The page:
Eye For Film >> Movies >> The Alcohol Years (2000) DVD Review
The Alcohol Years
Reviewed by: Emma SlawinskiRead Emma Slawinski's film review of The Alcohol Years
"I didn't make this film to talk all over it," pleads director Carol Morley.
As the commentary goes against the original conception of the documentary, in practice it provides an alternative version.
However, Morley accepts the demands of DVD packaging with good grace and rather than keeping her cards close to her chest, reveals a good deal about the techniques she applied in the making of this film. She wanted to elicit certain "performances" from her interviewees and a certain response from her audience. On the other hand, this wasn't just an exercise in narcissism for her. She claims she wanted to reconstruct a period that, in her memory, is riddled with gaps and hazy patches. She also wanted to allow her friends the space to become characters in the film themselves.
She expresses in more detail what they hinted at, both about herself and about the experience of Manchester in the Eighties. "Everyone I hung out with wanted to be famous." she observes, matter-of-factly. "I went out all the time. It was my identity. It was my occupation." This could be her epitaph to the lost years of her life between 16 and 21.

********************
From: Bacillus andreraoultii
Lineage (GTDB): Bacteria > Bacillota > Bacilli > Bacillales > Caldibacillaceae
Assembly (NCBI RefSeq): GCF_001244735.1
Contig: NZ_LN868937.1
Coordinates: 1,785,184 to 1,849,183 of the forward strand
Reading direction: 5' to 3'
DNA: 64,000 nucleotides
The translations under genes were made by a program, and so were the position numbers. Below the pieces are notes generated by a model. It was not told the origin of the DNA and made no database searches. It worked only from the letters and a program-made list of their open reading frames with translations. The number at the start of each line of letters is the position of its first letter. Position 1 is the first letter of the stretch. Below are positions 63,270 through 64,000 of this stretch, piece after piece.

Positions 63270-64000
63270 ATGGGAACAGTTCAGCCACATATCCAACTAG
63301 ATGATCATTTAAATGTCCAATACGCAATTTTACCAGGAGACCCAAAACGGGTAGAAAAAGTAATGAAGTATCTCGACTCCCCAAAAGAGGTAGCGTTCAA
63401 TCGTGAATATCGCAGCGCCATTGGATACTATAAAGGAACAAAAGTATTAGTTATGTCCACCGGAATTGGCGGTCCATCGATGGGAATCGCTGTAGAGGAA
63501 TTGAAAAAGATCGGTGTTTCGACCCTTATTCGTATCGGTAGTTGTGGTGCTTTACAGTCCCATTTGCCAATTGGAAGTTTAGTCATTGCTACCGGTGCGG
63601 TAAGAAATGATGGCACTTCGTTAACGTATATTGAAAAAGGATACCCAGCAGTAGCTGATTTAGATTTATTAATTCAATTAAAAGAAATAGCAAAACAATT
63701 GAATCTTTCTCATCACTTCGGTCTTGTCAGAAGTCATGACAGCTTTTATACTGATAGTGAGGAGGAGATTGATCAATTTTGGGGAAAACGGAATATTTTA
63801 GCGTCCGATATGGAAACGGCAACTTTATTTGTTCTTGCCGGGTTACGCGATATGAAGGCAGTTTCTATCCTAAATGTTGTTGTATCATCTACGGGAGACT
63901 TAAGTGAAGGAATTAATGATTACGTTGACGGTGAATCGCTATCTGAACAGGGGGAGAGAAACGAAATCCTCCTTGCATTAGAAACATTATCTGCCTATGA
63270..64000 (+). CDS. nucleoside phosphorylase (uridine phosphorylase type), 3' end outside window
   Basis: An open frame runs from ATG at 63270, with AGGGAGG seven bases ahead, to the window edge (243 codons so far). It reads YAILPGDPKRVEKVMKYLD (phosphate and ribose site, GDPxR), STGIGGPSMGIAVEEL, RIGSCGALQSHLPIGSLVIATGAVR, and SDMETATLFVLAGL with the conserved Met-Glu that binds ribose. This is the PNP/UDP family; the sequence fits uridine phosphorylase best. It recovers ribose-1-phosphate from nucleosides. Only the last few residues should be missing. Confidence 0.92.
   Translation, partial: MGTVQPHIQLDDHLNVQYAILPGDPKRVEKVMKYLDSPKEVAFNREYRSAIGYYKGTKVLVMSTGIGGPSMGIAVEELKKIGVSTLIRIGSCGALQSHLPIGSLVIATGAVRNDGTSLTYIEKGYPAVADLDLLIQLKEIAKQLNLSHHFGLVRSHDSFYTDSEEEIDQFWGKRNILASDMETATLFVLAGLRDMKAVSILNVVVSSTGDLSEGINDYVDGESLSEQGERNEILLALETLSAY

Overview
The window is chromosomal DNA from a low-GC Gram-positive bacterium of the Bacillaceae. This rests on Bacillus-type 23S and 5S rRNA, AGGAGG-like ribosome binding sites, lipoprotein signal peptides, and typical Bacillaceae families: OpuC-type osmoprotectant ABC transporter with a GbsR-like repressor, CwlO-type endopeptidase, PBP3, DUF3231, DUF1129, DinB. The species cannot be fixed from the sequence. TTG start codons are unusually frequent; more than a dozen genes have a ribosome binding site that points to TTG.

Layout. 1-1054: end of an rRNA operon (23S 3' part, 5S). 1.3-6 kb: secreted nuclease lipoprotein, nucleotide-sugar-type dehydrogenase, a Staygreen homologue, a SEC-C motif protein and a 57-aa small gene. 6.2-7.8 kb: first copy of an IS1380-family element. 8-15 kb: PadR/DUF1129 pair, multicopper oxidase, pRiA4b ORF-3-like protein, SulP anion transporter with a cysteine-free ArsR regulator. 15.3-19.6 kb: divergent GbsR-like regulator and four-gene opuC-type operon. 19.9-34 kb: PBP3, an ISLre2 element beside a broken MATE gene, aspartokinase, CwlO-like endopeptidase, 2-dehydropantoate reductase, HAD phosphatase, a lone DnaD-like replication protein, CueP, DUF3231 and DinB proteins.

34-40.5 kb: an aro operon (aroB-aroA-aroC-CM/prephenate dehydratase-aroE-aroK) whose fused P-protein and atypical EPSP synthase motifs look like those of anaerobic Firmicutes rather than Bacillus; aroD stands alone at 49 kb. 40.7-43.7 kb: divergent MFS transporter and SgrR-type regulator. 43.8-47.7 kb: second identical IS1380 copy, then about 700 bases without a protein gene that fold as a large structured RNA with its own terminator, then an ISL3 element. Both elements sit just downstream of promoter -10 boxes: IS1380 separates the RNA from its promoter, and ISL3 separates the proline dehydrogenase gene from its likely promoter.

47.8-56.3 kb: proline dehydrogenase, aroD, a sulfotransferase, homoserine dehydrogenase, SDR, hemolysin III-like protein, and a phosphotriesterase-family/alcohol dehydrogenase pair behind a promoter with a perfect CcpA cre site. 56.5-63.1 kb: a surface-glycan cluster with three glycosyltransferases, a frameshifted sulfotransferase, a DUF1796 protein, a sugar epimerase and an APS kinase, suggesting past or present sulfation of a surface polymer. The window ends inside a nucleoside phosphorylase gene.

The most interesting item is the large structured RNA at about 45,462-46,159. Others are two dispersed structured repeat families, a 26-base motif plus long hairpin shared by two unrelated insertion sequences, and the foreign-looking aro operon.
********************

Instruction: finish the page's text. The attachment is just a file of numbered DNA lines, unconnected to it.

Underlying the appraisal of her own promiscuity is the age-old complaint that men who sleep around are studs and women who sleep around are sluts. It was true in the Eighties and it's true now, but you can't help but think the unelaborated version in the documentary, minus commentary, is better than banal textbook comments about "constructing female identities." Aside from such small lapses, it's as interesting to watch with the commentary, as without - two for the price of one.
If it still doesn't sound like your cup of tea, the DVD also includes two interesting and poignant shorts. Stalin My Neighbour looks at a woman who becomes obsessed with local history as a way of distracting herself from a troubled past. Everyday Something, my favourite of the two, depicts oddities of British life from newspaper clippings that Morley collected over the years with a careful aesthetic. Support comes from John Peel's rumbling voice-over that frames the stories without a hint of judgment.Reviewed on: 04 Jul 2005